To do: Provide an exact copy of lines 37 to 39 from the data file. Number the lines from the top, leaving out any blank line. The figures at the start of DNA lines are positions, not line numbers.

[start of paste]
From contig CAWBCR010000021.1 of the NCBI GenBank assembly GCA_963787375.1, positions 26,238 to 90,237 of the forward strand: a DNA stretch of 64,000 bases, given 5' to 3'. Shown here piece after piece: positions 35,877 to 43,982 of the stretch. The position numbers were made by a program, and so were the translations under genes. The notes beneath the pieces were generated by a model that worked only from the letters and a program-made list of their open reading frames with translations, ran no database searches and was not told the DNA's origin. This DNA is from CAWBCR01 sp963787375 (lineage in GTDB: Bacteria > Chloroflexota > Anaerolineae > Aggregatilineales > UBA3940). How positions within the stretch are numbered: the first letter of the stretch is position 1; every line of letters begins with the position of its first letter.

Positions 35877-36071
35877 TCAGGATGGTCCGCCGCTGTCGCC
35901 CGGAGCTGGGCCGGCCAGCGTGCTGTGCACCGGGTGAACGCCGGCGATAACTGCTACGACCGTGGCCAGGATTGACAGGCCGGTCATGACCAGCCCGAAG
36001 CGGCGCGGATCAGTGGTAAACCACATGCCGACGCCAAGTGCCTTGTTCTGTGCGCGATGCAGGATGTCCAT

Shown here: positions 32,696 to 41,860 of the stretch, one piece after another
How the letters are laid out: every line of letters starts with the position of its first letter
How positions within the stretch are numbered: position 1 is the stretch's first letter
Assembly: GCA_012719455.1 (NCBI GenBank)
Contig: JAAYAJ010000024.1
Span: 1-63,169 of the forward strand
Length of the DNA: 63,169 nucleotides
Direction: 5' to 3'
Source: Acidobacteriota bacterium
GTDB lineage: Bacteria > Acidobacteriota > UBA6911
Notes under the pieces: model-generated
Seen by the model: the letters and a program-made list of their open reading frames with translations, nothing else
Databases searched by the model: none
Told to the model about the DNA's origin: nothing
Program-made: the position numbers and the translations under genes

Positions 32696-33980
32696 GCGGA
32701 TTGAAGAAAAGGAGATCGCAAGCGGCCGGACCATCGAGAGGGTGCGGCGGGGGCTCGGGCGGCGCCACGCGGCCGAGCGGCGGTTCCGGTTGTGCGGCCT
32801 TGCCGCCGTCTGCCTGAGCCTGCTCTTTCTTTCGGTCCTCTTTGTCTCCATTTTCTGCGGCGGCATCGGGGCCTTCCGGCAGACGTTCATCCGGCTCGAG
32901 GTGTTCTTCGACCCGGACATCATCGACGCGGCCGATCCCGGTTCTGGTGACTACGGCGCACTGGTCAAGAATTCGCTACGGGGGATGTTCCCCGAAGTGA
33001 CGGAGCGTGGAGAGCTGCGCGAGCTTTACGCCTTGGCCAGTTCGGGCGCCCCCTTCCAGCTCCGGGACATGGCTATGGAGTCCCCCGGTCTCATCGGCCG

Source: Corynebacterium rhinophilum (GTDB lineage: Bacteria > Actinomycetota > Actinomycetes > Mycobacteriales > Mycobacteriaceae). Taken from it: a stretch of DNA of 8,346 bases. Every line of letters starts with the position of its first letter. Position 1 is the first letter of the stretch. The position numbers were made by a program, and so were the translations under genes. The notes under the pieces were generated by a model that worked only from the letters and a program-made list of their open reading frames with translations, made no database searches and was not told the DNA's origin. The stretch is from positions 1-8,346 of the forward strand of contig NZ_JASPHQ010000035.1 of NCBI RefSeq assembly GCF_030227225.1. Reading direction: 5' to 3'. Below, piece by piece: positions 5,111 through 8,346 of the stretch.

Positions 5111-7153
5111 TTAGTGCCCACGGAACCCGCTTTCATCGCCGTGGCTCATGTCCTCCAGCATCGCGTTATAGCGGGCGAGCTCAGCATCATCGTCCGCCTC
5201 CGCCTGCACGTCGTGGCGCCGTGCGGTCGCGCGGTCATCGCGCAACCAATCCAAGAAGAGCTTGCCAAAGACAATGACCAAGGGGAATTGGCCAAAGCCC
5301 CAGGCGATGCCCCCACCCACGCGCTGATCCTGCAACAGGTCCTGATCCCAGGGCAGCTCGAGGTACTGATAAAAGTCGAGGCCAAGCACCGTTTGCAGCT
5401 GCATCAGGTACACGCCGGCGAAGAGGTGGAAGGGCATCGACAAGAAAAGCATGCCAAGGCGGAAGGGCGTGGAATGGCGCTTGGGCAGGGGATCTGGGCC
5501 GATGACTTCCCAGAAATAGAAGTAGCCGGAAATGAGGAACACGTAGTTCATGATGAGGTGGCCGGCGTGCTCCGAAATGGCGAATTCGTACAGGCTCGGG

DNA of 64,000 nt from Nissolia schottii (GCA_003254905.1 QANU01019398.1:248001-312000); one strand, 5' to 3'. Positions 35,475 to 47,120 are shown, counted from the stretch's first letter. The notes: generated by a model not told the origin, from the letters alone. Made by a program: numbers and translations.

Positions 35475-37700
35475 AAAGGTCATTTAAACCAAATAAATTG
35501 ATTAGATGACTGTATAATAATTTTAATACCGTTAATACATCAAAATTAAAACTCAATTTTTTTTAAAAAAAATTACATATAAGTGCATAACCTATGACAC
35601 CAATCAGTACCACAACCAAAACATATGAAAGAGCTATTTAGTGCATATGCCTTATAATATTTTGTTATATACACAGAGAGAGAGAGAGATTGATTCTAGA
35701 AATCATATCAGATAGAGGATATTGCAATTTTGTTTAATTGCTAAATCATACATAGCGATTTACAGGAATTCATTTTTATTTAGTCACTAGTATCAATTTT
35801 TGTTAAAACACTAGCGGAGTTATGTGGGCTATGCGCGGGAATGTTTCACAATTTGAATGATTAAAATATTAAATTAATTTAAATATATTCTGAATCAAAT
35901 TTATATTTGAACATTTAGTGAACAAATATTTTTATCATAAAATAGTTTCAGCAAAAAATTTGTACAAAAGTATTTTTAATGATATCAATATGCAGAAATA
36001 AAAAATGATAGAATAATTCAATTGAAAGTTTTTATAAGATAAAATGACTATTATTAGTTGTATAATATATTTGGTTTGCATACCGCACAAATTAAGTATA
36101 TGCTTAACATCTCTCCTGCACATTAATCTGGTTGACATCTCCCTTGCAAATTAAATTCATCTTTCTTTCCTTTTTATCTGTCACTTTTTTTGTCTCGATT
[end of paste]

35501 ATTAGATGACTGTATAATAATTTTAATACCGTTAATACATCAAAATTAAAACTCAATTTTTTTTAAAAAAAATTACATATAAGTGCATAACCTATGACAC
35601 CAATCAGTACCACAACCAAAACATATGAAAGAGCTATTTAGTGCATATGCCTTATAATATTTTGTTATATACACAGAGAGAGAGAGAGATTGATTCTAGA
35701 AATCATATCAGATAGAGGATATTGCAATTTTGTTTAATTGCTAAATCATACATAGCGATTTACAGGAATTCATTTTTATTTAGTCACTAGTATCAATTTT